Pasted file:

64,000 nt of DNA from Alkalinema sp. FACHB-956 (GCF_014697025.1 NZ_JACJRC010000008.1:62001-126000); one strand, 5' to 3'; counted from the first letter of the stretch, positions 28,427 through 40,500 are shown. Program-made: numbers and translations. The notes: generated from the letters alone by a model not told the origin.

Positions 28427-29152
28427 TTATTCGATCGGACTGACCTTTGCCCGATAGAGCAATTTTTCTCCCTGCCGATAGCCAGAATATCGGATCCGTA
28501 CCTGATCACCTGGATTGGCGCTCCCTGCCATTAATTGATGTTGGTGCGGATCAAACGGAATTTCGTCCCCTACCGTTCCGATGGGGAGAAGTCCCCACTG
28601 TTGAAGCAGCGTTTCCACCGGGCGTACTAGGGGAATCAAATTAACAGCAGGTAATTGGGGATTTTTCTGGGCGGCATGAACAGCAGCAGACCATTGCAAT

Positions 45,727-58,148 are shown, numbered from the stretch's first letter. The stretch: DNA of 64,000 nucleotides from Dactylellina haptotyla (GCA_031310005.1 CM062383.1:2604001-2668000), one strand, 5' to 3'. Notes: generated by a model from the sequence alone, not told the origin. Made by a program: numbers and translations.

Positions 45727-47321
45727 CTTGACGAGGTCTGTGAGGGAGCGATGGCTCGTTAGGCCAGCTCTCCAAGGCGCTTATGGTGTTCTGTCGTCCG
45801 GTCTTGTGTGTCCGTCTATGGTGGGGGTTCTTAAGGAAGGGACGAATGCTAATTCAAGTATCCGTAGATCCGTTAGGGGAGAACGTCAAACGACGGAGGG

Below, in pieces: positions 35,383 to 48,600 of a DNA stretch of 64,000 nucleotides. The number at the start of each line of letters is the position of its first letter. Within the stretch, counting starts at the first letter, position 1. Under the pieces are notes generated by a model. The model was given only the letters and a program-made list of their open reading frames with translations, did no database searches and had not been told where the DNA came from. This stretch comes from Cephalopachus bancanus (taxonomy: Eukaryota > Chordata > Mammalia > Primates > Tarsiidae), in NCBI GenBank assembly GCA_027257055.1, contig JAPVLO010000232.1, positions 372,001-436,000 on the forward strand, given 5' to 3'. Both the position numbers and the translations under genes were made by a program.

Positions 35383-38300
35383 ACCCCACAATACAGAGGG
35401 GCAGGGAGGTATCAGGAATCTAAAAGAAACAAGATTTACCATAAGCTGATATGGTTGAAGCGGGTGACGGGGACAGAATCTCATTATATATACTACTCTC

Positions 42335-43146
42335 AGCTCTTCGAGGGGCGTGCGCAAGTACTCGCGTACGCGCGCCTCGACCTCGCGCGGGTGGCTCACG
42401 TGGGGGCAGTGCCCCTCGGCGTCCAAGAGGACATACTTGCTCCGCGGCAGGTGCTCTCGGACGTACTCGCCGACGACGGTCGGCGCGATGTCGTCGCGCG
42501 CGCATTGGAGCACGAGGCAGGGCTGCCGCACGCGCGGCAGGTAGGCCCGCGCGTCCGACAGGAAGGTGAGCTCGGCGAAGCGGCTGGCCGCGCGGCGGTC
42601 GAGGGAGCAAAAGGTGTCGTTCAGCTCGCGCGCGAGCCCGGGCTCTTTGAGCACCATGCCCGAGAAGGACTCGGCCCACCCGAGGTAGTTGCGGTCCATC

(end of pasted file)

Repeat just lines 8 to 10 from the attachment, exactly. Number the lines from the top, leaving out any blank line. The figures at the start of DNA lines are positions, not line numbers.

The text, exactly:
45727 CTTGACGAGGTCTGTGAGGGAGCGATGGCTCGTTAGGCCAGCTCTCCAAGGCGCTTATGGTGTTCTGTCGTCCG
45801 GTCTTGTGTGTCCGTCTATGGTGGGGGTTCTTAAGGAAGGGACGAATGCTAATTCAAGTATCCGTAGATCCGTTAGGGGAGAACGTCAAACGACGGAGGG

Below, in pieces: positions 35,383 to 48,600 of a DNA stretch of 64,000 nucleotides. The number at the start of each line of letters is the position of its first letter. Within the stretch, counting starts at the first letter, position 1. Under the pieces are notes generated by a model. The model was given only the letters and a program-made list of their open reading frames with translations, did no database searches and had not been told where the DNA came from. This stretch comes from Cephalopachus bancanus (taxonomy: Eukaryota > Chordata > Mammalia > Primates > Tarsiidae), in NCBI GenBank assembly GCA_027257055.1, contig JAPVLO010000232.1, positions 372,001-436,000 on the forward strand, given 5' to 3'. Both the position numbers and the translations under genes were made by a program.